My grandfather swore his life
to protecting those weaker than he is.
For him, with his broad shoulders
and arms strong enough to
swing me around, that must be
everyone.

When he left for work at night, his belt
strung with the tools of his trade
(radio, pepper spray, gun holster,
and other leather boxes
full of curiosity), he pulled me
into bear hugs that left my stomach stinging
with the pressure of his promise.
He came back without the pleats
at the front of his pant legs,
and sometimes with bruises and smudges
around his world-weary eyes, but
to me the scent of sweat is the
same as the scent of honor.

I learned to shoot from him, when I was
barely taller than the firearm he chose.
My ears rang that day, but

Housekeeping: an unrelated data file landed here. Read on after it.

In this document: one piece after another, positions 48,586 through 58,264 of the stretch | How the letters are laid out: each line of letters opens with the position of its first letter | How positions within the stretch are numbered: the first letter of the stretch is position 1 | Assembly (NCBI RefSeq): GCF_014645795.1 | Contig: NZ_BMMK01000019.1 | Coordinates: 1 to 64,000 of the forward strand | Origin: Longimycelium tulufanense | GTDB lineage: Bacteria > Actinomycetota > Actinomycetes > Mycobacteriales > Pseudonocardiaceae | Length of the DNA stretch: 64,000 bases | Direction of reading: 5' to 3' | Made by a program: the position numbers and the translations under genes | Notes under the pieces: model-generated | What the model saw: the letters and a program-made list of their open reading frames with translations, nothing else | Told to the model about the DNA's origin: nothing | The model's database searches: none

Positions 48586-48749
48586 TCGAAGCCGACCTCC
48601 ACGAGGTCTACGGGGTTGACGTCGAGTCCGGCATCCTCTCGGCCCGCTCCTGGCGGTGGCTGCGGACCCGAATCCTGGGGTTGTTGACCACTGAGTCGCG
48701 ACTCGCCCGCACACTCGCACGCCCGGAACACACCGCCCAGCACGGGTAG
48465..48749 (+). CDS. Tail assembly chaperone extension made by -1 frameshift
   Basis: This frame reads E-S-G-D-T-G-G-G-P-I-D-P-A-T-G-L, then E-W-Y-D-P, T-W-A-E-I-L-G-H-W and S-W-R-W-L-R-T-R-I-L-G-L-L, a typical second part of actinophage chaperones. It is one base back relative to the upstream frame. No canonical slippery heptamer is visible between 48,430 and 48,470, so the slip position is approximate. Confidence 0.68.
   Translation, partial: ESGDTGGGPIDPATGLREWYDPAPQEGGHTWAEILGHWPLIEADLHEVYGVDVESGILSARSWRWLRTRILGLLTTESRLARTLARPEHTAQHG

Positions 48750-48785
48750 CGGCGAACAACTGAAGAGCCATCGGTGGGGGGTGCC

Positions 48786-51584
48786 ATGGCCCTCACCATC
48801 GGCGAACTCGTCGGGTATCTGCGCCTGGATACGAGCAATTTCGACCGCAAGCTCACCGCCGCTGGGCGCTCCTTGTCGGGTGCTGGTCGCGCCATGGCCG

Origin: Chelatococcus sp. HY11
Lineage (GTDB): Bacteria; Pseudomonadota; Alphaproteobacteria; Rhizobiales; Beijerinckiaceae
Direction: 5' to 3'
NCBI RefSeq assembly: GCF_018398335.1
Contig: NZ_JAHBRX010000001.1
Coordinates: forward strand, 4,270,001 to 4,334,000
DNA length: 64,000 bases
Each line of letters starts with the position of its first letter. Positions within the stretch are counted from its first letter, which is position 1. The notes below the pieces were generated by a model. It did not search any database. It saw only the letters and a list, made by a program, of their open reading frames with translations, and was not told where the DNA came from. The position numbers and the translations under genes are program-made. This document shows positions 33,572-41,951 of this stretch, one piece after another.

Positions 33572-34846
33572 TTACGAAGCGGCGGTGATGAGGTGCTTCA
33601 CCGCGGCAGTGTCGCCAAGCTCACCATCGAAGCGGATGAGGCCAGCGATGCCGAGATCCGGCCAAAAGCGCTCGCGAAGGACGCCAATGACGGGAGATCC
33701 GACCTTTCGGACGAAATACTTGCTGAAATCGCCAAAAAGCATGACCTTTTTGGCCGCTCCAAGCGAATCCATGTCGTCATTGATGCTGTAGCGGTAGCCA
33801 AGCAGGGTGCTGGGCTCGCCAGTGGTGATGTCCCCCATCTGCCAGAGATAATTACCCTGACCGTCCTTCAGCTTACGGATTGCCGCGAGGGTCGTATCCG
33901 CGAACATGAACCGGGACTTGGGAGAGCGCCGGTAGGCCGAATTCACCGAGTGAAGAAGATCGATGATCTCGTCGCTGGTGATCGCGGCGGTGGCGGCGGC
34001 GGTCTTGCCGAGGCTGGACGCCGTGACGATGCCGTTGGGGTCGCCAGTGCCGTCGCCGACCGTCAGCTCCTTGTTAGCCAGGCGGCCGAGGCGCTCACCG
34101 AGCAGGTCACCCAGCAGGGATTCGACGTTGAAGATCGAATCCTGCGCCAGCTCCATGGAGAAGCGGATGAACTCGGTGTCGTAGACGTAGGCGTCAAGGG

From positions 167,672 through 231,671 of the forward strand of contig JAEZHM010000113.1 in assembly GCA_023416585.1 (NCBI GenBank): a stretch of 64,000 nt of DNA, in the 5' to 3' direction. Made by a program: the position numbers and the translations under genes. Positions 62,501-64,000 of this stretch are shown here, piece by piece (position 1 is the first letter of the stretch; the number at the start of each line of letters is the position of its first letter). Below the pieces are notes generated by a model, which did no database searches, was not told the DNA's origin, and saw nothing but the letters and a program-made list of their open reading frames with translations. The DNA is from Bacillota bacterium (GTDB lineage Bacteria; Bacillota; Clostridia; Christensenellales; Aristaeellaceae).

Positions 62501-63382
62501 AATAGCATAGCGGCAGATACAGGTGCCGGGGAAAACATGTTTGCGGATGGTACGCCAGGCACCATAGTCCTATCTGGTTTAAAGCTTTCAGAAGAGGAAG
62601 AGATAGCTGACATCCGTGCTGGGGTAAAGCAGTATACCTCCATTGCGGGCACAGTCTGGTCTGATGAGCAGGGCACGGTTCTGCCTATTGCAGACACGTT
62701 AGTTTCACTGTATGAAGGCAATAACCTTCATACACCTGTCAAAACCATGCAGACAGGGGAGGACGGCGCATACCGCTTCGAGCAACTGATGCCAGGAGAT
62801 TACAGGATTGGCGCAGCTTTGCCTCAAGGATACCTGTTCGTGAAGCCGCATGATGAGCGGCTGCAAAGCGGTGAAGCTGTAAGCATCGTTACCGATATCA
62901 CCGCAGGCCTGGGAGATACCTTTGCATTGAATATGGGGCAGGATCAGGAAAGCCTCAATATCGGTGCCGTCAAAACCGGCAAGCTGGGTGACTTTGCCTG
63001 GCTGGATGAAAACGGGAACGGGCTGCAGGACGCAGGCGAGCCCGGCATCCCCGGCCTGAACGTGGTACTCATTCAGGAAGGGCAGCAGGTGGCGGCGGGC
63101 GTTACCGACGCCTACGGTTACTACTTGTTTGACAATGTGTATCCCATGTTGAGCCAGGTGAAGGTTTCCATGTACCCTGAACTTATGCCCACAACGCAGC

I learned to fear and trust him;
I never saw him miss.

My grandfather sometimes flew
over unreckoned distances
to protect even outside of our hometown.
Once, I went with him to the base
and the men there greeted him with
salutes and smiles. One of them
told me he'd heard things
about me. I didn't understand
why a hero would tell stories
about his middle granddaughter,
but I grinned back at him and charmed.

He has notoriously bad taste
in women. If he loved a woman,
I could be sure I would not like her.
I never told him, though, because
there is enough division in his life
without my help.

He left again yesterday, back to the same
place for another round. This was his
fifth tour, I think.
His job was to guard men and supplies,
to protect what our nation holds dear.

My grandfather swore his life
to protecting those weaker than he is,
like me. He would give it,
if he had to do so, but
I pray every night
that he does not.